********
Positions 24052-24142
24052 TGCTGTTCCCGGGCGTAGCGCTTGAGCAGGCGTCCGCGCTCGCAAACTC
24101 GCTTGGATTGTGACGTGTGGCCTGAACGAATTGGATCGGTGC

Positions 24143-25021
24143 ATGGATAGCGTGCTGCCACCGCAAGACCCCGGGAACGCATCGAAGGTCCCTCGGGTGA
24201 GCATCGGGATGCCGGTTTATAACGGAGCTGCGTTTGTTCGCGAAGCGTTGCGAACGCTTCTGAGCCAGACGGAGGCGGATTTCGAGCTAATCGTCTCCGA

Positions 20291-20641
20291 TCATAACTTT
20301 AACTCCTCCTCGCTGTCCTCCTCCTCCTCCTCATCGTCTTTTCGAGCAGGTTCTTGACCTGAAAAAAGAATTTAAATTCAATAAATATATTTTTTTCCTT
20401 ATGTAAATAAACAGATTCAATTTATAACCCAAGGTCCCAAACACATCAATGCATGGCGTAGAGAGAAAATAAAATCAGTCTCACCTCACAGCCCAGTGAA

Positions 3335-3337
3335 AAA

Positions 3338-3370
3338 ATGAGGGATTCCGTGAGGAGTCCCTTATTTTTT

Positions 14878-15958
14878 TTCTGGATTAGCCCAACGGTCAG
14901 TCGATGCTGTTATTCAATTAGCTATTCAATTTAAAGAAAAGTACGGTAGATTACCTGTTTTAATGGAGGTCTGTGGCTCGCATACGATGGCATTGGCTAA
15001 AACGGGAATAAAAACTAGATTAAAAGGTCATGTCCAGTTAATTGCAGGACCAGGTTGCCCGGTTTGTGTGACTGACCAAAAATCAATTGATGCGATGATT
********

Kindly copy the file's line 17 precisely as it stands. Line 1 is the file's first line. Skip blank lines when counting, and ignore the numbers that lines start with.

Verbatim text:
14901 TCGATGCTGTTATTCAATTAGCTATTCAATTTAAAGAAAAGTACGGTAGATTACCTGTTTTAATGGAGGTCTGTGGCTCGCATACGATGGCATTGGCTAA